Child care advocates deliver more than 43,000 petitions in support of Child Care for Working Families Act


March 16, 2018

Editor’s note: This piece was written by Jessica Church, Advocacy Manager for Child Care at the National Women’s Law Center. It was originally published on the National Women’s Law Center’s website on March 9. Several of the groups that participated in the event described below, including NWLC, are members of CHN. 

children at child care center

This week, the National Women’s Law Center joined 16 child care and early learning organizations, moms, and children to urge members of Congress to support the Child Care for Working Families Act (CCWFA) so that our youngest children can grow up strong! Together with MomsRising, National Association for the Education of Young Children, Center for Community Change Action, SEIU, Children’s Defense Fund, Center for American Progress, Jumpstart, Child Care Aware of America, Family Enrichment Network, Inc., People for the American Way, National Association for Family Child Care, ZERO TO THREE, Pennsylvania Child Care Association, PennAEYC, Pennsylvania Partnerships for Children, and the Child Care Law Center, we delivered more than 43,000 petitions to all 100 Senators and 24 Representatives urging them to co-sponsor and support this bill, which would expand access to high-quality child care for all children. Over 300 state advocates with the National Association for the Education of Young Children (NAEYC) joined the group visiting their members to discuss child care and early learning.

This landmark piece of legislation, introduced by Senator Patty Murray (D-WA), Senator Bob Casey (D-PA), and Representative Bobby Scott (D-VA), would address the shortage of affordable, high-quality child care options by ensuring that no family earning less than 150 percent of the State Median Income would pay more than 7% of their income on child care. This bill would also significantly improve compensation and professional development for the child care workforce ensuring that caregivers receive the support they need. Recognizing the need for high-quality child care during non-traditional hours, the bill would assist parents in selecting the child care provider that works best for their family’s needs, whether that be a center, family child care home, friend relative, or neighbor. Additionally, the CCWFA would support more inclusive, high-quality child care providers and centers for children with disabilities and help Head Start programs offer a full-school-day, full-school-year of services. The CCWFA also includes $8 billion a year for 10 years to enable states to support access to high-quality preschool programs for all low- and middle-income three- and four-year-olds.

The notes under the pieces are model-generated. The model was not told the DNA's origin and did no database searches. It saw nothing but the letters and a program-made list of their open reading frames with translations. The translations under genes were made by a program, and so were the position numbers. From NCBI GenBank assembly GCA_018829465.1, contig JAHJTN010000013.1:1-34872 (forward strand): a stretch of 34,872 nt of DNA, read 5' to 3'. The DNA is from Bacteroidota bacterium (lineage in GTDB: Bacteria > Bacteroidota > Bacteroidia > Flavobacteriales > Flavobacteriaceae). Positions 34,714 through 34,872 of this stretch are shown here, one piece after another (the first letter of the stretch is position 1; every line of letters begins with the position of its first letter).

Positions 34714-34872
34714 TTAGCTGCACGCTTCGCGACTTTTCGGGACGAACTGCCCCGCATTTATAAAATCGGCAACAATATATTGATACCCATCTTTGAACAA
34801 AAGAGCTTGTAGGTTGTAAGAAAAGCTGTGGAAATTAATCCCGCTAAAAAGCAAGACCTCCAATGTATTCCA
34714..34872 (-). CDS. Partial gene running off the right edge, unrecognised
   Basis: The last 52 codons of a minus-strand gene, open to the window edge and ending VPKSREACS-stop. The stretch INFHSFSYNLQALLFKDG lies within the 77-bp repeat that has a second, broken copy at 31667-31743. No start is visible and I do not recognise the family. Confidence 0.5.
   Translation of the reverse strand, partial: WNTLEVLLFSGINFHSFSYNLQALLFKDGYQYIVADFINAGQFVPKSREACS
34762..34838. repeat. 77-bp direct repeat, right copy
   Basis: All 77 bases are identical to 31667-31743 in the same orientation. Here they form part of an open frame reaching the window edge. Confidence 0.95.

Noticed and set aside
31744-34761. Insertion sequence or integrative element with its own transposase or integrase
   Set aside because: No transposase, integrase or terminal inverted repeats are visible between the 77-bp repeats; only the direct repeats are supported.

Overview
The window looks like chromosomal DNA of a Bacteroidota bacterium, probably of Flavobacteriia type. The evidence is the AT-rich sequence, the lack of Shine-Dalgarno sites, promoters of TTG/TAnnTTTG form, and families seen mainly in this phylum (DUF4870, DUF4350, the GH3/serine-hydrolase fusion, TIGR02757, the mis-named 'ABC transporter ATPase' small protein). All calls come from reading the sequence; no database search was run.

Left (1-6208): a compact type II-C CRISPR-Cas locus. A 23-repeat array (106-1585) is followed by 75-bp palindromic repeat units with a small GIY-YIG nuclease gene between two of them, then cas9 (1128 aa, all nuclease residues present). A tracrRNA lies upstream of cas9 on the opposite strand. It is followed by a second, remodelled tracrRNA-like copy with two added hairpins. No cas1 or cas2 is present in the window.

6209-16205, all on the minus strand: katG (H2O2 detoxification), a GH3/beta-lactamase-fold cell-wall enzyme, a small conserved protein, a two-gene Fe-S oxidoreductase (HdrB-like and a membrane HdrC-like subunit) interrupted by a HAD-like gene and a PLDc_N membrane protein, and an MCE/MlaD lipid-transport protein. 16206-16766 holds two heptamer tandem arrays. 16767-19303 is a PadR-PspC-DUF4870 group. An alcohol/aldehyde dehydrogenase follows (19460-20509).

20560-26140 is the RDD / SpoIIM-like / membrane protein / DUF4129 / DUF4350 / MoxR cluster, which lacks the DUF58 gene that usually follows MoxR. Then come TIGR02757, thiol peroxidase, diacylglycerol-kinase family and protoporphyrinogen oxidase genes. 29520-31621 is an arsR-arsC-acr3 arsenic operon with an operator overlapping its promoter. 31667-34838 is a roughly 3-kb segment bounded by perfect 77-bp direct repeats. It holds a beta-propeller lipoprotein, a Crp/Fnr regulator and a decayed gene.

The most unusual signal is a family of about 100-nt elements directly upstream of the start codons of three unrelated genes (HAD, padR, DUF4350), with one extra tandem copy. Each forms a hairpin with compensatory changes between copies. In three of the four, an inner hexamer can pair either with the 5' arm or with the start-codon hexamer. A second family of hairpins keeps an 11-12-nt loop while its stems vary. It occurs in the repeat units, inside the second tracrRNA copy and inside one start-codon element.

When mothers receive help affording child care, they are more likely to get and keep a job, which enables them to support their families and gain increased financial security. Working mothers should not have to negotiate between being successful at their job and ensuring that their children are in safe and stable high-quality environments while they work. Instead, they should receive the support to do both.

We look forward to more members of Congress joining the 118 Representatives and 31 Senators in co-sponsoring the Child Care for Working Families Act so that working families get the child care they need and our littlest learners can grow up strong!

child care
Early Childhood Education